Opportunities and Challenges Brought About by Rapid Growth of Digital Banking Transactions


19 Apr 2022

Opportunities and Challenges Brought About by Rapid Growth of Digital Banking Transactions

The banking industry in Hong Kong has been actively driving innovation and developing financial technology (fintech) in recent years.   Banks have been providing many different types of innovative services and products to customers through digital channels so that members of the public are able to “enjoy it all at their finger tips” on a single device when using banking services.  In addition to providing a conducive policy framework that facilitates the industry to take advantage of the opportunities brought about by the rapid development of technology in an orderly manner, the HKMA also ensures diversified development of the market to release the enormous potential of future finance, benefitting different stakeholders in our society.  Along with the provision of convenient and efficient financial services by banks, the HKMA also endeavours to maintain the best international standards in areas such as cyber security and consumer protection.

Let’s take Faster Payment System (FPS) as an example.  In a short period of some three years since launch, the number of total registrations has exceeded 10 million, setting a new milestone in its development.  In March this year, the average daily turnover of real-time transactions reached 831,000, amounting to HK$ 6.3 billion and RMB 200 million.  The usage of the FPS will further expand going forward, bringing the development of retail payment in Hong Kong to new heights.

Banks in Hong Kong have also demonstrated their market acumen and mastery of new technologies, enabling the public to experience waves of innovation of digital banking services.

In order to better understand the latest situation of digital banking services in Hong Kong, the HKMA conducted its first survey on the use of banking services by bank customers via digital and non-digital channels in the second half of 2021.  The survey covers 20 conventional retail banks and 8 virtual banks.  Digital channels include internet banking, mobile apps and self-service facilities (such as ATMs and smart self-service kiosks).  The survey results are quite interesting and I found some of the observations a bit surprising. Let me share them with you.

Digital channels have become the key delivery channels of banking services

  1. High penetration rate of digital payment services. Along with the information about FPS above, 98% of local payment instructions processed by retail banks via FPS and Real Time Gross Settlement were made by customers via digital channels, with only the remaining 2% made via non-digital channels (such as branches). As for cross-boundary remittances, 80% were also conducted via digital channels by customers in the first half of last year. 
  2. Digital channels have become a key account opening channel. With the successive commencement of business operations of the eight virtual banks in 2020, more than 1.2 million accounts have been opened by the end of 2021. For all retail banks, personal accounts opened via digital channels accounted for 39% of all new personal accounts opened in the first half of last year. Compared to 2019 when only 17% of personal accounts were opened via digital channels, this reflects the increasing popularity of using digital channels for opening bank accounts by the public. The increase in the proportion of account opening via digital channels by small and medium-sized enterprises (SMEs) was even more significant, from 1% in 2019 to 20% in the first half of last year.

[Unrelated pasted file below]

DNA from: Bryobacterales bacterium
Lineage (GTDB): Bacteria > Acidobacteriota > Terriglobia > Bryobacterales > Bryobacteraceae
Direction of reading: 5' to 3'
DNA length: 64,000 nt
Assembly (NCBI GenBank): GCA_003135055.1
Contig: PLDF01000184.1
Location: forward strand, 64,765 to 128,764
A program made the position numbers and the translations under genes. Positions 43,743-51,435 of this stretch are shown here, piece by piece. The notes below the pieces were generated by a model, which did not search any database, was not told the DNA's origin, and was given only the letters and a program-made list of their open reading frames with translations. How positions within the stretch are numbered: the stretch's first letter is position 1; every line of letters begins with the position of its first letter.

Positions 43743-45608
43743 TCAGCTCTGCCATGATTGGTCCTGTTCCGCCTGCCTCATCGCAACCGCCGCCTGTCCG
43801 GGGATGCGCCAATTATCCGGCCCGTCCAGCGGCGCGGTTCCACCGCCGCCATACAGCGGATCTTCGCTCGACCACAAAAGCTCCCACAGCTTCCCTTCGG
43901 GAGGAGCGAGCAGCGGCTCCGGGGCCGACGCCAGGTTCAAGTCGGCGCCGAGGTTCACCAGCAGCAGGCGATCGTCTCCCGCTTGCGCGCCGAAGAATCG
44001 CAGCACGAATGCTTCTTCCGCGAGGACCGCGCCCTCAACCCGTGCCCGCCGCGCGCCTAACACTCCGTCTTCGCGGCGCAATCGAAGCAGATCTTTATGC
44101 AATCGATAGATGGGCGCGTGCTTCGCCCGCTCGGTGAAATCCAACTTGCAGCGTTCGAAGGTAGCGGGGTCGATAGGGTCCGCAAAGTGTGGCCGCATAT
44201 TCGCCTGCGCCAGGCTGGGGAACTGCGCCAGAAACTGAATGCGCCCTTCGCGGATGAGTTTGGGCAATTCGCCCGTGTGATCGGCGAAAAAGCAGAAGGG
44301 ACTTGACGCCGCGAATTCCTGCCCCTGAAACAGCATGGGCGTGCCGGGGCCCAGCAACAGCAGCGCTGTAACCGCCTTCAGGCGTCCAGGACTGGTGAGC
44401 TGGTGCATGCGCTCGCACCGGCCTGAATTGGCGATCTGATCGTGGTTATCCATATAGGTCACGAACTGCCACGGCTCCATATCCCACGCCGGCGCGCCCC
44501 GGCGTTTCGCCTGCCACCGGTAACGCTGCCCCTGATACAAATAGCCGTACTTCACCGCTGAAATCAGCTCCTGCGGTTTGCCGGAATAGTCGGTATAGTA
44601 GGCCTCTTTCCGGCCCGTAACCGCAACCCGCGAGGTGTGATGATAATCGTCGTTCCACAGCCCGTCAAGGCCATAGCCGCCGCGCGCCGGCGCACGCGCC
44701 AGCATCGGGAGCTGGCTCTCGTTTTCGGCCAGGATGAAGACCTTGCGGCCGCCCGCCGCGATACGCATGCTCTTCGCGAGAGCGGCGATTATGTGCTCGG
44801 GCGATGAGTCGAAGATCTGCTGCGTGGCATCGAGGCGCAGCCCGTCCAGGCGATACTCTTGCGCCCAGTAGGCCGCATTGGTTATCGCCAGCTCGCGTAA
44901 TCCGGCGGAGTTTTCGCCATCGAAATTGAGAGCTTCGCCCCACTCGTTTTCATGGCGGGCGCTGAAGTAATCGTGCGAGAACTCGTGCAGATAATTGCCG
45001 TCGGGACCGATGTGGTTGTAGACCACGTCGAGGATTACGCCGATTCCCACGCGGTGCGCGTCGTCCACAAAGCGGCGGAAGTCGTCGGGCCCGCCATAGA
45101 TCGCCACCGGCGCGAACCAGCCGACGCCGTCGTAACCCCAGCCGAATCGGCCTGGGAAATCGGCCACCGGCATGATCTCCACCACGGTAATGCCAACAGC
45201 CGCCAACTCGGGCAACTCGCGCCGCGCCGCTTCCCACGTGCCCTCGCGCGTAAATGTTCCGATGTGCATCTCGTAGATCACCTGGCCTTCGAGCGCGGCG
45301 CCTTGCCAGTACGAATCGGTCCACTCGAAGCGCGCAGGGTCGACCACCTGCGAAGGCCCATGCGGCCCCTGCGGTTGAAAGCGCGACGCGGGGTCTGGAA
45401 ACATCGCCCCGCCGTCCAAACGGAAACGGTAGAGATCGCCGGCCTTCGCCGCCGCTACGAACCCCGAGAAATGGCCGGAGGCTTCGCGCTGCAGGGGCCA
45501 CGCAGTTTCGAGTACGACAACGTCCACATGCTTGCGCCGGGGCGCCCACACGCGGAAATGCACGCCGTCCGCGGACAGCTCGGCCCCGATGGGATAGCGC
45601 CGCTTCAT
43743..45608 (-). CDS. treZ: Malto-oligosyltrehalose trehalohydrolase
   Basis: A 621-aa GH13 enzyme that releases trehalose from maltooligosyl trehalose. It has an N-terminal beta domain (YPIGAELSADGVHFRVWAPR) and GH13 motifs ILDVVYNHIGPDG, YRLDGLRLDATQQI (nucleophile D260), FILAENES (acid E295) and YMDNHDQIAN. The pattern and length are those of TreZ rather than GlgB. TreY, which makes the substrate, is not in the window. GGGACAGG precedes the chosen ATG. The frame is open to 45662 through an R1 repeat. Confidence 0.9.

3. Applications for personal credit facilities via digital channels have become more popular. During the first half of last year, 59% (2019: 32%) of credit card, 49% (2019: 28%) of loan-on-card and 61% (2019: 41%) of unsecured personal loan applications were made via digital channels. Even for property mortgage applications which are more complicated, the proportion of applications made via digital channels also rose to 2.5% in the first half of 2021 from less than 0.8% in 2019. All these banking products and services are essential to the daily life of the public, and the figures show that banks’ efforts in investing in digital resources to bring convenience to customers have led to a win-win situation.
  4. The proportion of investment and insurance products sold via digital channels has grown multiple times. During the first half of last year, investment transactions conducted by retail banks via digital channels reached HK$2.7 trillion, representing an increase of nearly 120% as compared to the second half of 2019. As for long term insurance policies, only 4% of them were sold via digital channels in the second half of 2019. However, in the first half of 2021, the proportion has risen to 12%, which is an impressive growth.
  5. Transformation of traditional ATMs. With the increase in the delivery of banking services through digital channels, changes have also been made to the services provided by traditional ATMs. Some new services include cash withdrawal by tapping an NFC reader or scanning a QR code with mobile phones. The survey shows that nowadays the public mainly (over 90%) withdraw cash via digital channels.

Bank customer protection in respect of digital channels

Banks have been at the forefront of fintech, providing customers with efficient and convenient banking services through digital channels.  Increasing acceptance and usage of digital channels by the public in turn creates greater incentive for banks to invest in the development and enhancement of new products through digital channels.  Such interaction between the two is mutually beneficial and in line with our goal of promoting digitalisation of banking services.